Work doesn’t have to be paid to fall into this category and therefore, whilst a technicality you can invalidate the terms of your visa, which isn’t worth the risk.

Since I made Australia my permanent home this is no longer an issue – yay!

When I was younger I was involved in volunteering activities and always enjoyed it. I had been looking for something else to get involved with for a while and therefore, this is one of the items on my list that I chose for myself.

In 2012 I lost my mother to cancer, cancer of an unknown primary that then metastasised into various other tumours. Unfortunately there is not a lot of publicity about this type of cancer and also few charities associated with it. However, as cancer touches so many people – an estimated 1 out of 3 of us directly, not including all those families and friends also affected, I like to support cancer research charities. I think that with all the environmental factors associated with modern life and living longer we will all be affected by this. In fact I live with the expectation that one day I will likely be personally affected, due to other health issues that put me at elevated risk.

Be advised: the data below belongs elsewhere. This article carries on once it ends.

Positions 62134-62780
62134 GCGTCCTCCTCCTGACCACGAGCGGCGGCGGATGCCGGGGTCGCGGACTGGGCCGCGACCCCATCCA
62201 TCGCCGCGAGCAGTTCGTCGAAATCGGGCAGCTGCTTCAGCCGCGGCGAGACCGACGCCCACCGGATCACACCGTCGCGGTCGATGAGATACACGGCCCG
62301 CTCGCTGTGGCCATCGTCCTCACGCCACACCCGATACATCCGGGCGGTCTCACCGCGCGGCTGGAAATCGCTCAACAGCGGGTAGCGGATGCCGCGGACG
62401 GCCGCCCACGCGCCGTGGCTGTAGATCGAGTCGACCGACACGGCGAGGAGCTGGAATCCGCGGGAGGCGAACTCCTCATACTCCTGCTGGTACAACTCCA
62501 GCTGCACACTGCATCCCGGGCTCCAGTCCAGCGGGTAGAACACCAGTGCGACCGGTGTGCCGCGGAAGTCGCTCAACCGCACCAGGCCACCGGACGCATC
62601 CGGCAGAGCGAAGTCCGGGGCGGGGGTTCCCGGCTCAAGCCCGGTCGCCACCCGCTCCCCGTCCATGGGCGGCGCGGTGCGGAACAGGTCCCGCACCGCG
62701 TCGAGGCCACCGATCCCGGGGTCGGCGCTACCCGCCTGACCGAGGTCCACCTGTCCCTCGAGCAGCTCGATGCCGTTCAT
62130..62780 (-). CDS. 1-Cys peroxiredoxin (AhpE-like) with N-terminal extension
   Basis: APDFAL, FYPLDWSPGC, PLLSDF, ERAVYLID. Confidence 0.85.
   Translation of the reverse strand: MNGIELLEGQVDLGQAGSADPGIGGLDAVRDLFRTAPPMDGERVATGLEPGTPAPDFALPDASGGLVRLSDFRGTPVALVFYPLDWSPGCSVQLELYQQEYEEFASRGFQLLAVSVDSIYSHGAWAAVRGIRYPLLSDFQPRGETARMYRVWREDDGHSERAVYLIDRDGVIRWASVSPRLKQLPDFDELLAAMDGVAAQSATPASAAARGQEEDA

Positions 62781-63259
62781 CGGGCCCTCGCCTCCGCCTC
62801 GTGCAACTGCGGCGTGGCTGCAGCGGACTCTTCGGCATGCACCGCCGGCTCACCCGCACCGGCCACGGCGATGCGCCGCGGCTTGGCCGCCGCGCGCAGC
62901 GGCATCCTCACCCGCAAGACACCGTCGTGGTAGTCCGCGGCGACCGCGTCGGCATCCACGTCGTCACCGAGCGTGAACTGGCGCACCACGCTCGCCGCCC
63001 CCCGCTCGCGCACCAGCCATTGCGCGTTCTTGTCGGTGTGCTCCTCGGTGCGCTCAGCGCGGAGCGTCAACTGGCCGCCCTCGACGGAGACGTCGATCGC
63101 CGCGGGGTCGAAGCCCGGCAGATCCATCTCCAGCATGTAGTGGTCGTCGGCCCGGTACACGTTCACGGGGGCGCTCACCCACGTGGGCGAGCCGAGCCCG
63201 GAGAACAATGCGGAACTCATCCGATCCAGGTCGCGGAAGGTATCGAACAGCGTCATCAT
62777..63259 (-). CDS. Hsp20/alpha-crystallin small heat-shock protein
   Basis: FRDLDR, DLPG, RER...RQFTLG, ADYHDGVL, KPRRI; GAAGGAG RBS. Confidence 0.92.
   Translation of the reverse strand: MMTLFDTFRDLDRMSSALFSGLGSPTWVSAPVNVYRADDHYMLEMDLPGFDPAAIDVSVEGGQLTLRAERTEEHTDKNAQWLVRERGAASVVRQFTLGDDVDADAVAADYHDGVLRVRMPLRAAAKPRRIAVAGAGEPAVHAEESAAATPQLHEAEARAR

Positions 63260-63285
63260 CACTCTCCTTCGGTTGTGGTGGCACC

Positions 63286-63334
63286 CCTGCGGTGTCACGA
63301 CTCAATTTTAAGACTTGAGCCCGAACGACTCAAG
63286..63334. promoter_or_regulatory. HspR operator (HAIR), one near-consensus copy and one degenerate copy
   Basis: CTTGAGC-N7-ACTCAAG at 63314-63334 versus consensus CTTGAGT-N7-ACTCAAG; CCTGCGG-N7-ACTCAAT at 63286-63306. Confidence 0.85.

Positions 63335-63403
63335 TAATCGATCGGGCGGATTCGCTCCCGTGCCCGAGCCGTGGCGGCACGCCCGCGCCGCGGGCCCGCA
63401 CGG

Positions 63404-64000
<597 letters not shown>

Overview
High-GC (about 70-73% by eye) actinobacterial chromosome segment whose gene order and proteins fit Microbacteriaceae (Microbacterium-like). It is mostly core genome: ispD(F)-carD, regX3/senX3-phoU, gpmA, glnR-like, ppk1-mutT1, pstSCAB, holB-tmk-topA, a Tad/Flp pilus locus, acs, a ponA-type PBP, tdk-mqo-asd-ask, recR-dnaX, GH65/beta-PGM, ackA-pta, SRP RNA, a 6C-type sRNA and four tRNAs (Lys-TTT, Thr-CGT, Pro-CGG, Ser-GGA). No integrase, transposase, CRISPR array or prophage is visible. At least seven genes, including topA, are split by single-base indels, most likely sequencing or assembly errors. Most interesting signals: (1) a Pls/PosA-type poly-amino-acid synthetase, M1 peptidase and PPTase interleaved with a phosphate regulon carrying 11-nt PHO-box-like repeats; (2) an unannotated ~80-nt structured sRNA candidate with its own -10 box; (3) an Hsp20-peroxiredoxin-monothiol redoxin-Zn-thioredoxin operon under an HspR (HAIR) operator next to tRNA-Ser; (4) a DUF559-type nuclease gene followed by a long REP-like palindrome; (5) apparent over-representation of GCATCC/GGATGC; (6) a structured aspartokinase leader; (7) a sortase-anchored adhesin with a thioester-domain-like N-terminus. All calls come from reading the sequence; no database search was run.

The Weekend to End All Women’s Cancers supports the QIMR Berghofer Institute in several of its women’s cancers programs. The weekend saw approximately 500 individuals walk 60km around Brisbane over 2 days.

I signed up to work as crew for the weekend, as after walking the Kokoda 30km trail back in May I knew I wouldn’t manage the walk this year myself.